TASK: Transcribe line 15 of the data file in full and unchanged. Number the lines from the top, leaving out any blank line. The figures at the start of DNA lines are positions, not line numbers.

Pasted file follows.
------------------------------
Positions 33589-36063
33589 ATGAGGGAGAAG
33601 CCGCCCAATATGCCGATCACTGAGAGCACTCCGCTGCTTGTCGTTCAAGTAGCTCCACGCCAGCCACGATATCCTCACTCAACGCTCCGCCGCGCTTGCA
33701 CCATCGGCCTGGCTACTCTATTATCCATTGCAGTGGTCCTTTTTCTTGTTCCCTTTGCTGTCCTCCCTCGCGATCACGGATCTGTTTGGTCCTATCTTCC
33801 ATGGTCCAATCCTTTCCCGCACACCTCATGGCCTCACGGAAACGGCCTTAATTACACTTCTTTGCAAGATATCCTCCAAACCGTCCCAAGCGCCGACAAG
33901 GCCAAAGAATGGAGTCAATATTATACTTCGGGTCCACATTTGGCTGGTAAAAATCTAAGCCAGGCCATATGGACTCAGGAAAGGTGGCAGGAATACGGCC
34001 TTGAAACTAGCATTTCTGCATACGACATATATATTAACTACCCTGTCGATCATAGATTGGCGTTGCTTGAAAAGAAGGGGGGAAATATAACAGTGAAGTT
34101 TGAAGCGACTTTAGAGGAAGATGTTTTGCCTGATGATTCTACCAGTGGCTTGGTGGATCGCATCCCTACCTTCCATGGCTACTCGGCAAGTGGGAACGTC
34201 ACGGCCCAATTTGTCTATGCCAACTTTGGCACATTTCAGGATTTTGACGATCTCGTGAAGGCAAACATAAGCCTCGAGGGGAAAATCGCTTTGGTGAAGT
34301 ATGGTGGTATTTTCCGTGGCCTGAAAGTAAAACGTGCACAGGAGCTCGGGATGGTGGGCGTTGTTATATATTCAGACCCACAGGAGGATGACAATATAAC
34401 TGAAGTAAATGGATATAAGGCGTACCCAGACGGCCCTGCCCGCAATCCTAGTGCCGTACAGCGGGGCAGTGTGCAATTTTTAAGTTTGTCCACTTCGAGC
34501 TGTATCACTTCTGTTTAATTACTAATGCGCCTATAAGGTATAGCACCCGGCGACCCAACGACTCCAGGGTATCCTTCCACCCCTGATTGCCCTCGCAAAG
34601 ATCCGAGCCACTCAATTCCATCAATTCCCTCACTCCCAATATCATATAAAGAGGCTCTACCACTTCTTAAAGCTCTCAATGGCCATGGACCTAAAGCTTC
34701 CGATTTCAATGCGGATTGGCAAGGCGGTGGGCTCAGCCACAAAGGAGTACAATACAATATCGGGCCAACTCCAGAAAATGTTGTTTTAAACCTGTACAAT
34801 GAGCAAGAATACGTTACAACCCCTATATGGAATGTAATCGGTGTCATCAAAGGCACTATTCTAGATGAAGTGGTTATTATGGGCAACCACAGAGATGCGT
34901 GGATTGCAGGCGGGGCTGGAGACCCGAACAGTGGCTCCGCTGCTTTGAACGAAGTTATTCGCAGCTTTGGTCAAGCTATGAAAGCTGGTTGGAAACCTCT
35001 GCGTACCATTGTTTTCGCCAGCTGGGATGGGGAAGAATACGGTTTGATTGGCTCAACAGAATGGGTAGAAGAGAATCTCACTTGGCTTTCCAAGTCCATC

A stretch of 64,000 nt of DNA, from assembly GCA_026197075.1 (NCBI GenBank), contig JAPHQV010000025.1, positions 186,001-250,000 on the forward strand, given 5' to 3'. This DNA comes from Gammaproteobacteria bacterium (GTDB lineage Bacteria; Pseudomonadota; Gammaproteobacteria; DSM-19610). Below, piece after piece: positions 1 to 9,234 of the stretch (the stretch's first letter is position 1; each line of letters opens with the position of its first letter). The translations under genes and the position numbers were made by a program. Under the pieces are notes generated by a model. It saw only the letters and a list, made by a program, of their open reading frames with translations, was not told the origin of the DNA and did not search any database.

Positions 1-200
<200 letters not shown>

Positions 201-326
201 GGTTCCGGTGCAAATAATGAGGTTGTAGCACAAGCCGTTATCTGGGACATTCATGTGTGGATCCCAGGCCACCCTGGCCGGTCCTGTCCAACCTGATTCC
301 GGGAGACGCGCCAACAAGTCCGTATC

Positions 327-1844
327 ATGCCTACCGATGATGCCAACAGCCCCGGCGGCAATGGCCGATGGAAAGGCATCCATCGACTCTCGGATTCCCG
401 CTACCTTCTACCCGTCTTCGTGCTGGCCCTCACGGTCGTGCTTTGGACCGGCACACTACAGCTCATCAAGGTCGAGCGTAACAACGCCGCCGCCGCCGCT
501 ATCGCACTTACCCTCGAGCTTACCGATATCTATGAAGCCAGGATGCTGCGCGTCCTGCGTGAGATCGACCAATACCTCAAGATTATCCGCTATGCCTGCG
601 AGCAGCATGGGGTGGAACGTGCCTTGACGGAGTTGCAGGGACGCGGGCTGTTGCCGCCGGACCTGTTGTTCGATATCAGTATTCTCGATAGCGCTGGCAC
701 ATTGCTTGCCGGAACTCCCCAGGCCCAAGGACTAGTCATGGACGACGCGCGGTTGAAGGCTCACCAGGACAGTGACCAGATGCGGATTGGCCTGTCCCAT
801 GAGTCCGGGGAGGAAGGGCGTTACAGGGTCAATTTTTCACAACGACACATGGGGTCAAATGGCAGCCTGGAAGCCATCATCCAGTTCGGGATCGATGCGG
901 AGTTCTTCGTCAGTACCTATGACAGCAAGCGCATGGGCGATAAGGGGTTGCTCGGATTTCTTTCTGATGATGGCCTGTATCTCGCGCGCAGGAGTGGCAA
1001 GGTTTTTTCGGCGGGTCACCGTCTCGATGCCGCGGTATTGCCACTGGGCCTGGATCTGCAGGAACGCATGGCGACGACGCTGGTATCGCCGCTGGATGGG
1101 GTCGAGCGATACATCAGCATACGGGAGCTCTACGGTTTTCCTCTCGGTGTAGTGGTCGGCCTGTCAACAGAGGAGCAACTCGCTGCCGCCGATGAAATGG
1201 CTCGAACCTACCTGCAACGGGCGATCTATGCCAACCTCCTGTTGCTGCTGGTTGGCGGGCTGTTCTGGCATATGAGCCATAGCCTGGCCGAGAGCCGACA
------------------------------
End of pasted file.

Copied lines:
34801 GAGCAAGAATACGTTACAACCCCTATATGGAATGTAATCGGTGTCATCAAAGGCACTATTCTAGATGAAGTGGTTATTATGGGCAACCACAGAGATGCGT